New Orleans Saints training camp is almost upon us, with the team’s rookie players reporting for their first day of work on Tuesday. Veteran teammates will join them next week, and the first real Saints training camp practice session will soon follow, with nine dates open for fans to pack the sidelines and take it all in.
But there’s one bit of housekeeping left to attend to: officially signing second-round rookie Alontae Taylor to his first NFL contract. Taylor is the only Saints draft pick to not yet sign his standard four-year rookie deal, with NewOrleans.Football’s Nick Underhill reporting back in June that there’s been a holdup in negotiations — either in offset language (determining how much the Saints are liable to pay should Taylor be cut and join a new team) and the amount of guaranteed money, specifically in base salaries for future seasons.
That’s not too surprising. Most first-round picks receive a fully-guaranteed four years, and most players picked early in round two get the first three years guaranteed. Taylor, who was selected right in the middle of round two at pick No. 49, happened to fall at an inflection point between players who get some of their third-year salary (the 2024 season) guaranteed, and those who don’t receive any guarantees past their second season (in 2023).
For example, the player selected right after him at No. 50 (New England Patriots wide receiver Tyquan Thornton) didn’t receive a a guaranteed salary in 2024. That’s likely a point of context the Saints are using to avoid guaranteeing Taylor the money his agent is pushing for. It’s in the team’s interest to only guarantee the first two years of his deal (in case things don’t work out and they part ways by 2024), and it’s in Taylor’s interest to push for at least some guarantees in 2024 to give himself some more security.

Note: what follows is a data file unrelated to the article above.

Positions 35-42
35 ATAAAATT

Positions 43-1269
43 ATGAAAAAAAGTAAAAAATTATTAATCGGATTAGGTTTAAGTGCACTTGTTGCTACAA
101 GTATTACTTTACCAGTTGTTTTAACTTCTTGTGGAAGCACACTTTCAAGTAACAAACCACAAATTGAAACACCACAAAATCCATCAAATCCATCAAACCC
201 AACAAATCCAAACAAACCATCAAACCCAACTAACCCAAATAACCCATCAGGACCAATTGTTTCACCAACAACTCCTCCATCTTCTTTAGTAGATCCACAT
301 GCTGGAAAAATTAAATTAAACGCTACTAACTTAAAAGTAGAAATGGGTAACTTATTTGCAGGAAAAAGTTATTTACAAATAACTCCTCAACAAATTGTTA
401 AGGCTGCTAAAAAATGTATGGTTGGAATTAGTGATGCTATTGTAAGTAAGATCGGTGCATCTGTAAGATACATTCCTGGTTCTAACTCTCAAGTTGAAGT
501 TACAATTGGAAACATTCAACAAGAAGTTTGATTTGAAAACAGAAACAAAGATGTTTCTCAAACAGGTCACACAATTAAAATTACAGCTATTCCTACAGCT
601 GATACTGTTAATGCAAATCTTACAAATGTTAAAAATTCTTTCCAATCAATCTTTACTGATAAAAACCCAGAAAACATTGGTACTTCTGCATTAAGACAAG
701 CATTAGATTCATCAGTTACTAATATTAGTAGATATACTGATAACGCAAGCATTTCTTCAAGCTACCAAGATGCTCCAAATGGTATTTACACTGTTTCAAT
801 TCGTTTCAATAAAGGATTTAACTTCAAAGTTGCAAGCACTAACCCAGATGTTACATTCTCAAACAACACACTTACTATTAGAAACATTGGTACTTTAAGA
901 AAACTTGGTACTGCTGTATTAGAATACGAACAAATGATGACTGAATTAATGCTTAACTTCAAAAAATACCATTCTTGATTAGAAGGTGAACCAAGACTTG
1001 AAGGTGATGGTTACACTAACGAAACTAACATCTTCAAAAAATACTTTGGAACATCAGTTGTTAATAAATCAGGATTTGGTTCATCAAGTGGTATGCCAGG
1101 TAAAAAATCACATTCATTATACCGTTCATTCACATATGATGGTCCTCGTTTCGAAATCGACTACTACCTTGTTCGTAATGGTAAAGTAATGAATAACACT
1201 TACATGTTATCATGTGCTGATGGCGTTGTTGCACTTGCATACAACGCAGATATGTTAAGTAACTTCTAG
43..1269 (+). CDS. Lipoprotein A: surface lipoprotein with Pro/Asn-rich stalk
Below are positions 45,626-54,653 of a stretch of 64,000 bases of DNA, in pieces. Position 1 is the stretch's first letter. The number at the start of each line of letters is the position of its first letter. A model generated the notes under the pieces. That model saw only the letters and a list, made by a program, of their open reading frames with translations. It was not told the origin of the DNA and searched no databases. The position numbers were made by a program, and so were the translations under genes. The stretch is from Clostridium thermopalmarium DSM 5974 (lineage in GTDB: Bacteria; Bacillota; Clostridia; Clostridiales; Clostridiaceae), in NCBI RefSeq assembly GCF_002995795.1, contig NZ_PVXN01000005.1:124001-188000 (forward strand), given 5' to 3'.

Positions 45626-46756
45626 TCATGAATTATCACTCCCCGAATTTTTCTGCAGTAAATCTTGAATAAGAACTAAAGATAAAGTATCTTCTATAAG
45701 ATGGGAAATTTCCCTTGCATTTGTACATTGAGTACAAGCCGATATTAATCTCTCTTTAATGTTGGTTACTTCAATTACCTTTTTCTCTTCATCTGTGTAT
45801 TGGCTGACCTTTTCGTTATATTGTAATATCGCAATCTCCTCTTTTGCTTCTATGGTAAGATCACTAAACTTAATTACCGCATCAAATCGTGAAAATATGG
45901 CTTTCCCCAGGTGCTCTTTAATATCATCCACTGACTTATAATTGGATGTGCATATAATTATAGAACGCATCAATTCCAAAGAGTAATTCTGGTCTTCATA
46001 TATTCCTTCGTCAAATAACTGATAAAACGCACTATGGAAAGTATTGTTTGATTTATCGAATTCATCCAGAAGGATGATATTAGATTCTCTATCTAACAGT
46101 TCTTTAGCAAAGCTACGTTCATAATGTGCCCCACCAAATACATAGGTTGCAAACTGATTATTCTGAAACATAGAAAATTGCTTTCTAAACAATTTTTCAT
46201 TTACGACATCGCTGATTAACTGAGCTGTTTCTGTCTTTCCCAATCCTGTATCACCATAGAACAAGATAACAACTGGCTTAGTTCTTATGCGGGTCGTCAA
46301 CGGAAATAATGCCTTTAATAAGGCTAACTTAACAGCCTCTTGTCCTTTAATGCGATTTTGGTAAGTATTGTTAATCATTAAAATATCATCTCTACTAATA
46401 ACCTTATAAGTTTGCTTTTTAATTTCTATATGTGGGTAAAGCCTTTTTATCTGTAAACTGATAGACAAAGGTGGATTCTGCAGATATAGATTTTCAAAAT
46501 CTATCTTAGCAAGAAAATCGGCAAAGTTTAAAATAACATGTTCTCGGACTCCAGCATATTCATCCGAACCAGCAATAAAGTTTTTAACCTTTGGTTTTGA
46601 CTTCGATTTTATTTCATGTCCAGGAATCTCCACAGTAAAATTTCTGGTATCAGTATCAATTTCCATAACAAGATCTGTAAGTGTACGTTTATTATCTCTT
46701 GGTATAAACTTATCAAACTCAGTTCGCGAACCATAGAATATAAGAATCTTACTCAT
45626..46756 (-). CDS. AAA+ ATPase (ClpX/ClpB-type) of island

But this is pretty low-stakes as far as NFL contract negotiations go. The delay in getting Taylor to sign won’t impact the Saints salary cap situation in any significant way. Things like per-year salaries and signing bonus figures are tied to draft slots under the latest collective bargaining agreements, so these later-year salary guarantees are one of the last remaining points that teams and players can engage in back-and-forth talks on. With Taylor back in New Orleans for camp, both sides will feel some incentive to bridge the gap and put pens to paper. Look for a resolution in the near future.